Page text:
Now what the CDC has required from the Western Blot test is this: the IgG must report 5 positive band results out of the following 10 bands-18, 21, 28, 30, 39, 41, 45, 58, 66 and 93kDa. The IgM test must have 2 or more of the following 3 bands test positive: 23, 39 and 41 kDa. You only need 1 positive band in either test to confirm exposure-however exposure does not prove a current Lyme infection, hence why the CDC has required that a net of 10 specific and different bands be reported.
In theory, it’s a great idea. But here’s the kicker, the Western Blot does not report on bands 22, 25, 28, 31, 35, 37 and 83kDa-these bands are Bb specific bands. Note how many of the 10 bands the Western Blot reports on that are non-specific cross-reacting bands, meaning that they aren’t Lyme specific. Crazy, huh? Of the bands that are specific to Bb (Lyme), several of them contain OSPA, OSPB and OSPC (Outer surface proteins): these are the 3 most widely recognized Bb anitgens. Only 1 of the bands containing these 3 antigens is reported on the Western Blot- band 23 on the IgM.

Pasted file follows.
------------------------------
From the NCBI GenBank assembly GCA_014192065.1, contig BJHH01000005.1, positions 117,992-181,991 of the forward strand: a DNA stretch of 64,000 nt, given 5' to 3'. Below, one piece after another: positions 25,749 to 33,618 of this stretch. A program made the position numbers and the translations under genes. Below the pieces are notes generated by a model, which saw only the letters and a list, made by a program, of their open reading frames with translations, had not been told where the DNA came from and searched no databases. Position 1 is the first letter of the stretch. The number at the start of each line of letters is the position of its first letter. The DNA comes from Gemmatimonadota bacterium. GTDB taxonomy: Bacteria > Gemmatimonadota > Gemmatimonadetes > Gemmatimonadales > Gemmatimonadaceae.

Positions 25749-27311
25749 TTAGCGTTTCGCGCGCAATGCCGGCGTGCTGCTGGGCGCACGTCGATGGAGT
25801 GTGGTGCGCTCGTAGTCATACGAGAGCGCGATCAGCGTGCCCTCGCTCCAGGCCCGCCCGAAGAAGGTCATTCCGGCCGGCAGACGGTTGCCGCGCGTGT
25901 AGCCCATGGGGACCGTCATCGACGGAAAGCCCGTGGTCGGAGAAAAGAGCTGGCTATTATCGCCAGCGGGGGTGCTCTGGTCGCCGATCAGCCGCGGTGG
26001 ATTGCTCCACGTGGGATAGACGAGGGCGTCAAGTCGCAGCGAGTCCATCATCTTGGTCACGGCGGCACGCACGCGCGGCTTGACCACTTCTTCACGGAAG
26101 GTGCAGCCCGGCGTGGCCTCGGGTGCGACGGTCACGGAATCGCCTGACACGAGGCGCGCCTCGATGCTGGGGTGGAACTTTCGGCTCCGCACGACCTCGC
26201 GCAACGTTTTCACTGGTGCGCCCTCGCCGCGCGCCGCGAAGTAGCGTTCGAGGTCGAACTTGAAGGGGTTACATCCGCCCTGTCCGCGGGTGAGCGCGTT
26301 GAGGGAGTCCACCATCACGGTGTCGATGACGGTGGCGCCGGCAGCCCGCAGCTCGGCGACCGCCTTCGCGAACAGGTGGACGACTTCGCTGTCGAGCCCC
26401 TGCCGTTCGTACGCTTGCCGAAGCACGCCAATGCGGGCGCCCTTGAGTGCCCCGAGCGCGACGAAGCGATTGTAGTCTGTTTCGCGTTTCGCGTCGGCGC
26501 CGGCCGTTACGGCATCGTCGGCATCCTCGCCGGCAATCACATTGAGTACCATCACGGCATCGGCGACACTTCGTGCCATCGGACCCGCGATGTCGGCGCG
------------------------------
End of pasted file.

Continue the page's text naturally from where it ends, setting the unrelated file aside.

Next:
When you get your test results back the Band markings will be 1 of the following:
– Not present
+/- Indeterminate (there, but not as intense as Low)
Many labs do not report the +/- findings, but IGeneX does.
The CDC does not yet recognize the IGeneX lab results because they are a private lab, but that does not mean that the results are any less valid. What it does mean, though, is that insurance is unfortunately less likely to cover the cost. IGeneX processes over 20,000 Lyme tests a year, and can adhere to a more specialized structure than the CDC regulations. IGeneX includes band 31 in their testing, and also offers 30-31kDa confirmation-these bands are often positive due to cross-reactivity with other viruses, and IGeneX uses highly specific recombination antigens to validate results. In addition, IgG needs only 2 bands present (instead of 5), and the IgM needs 2 (like the Western Blot).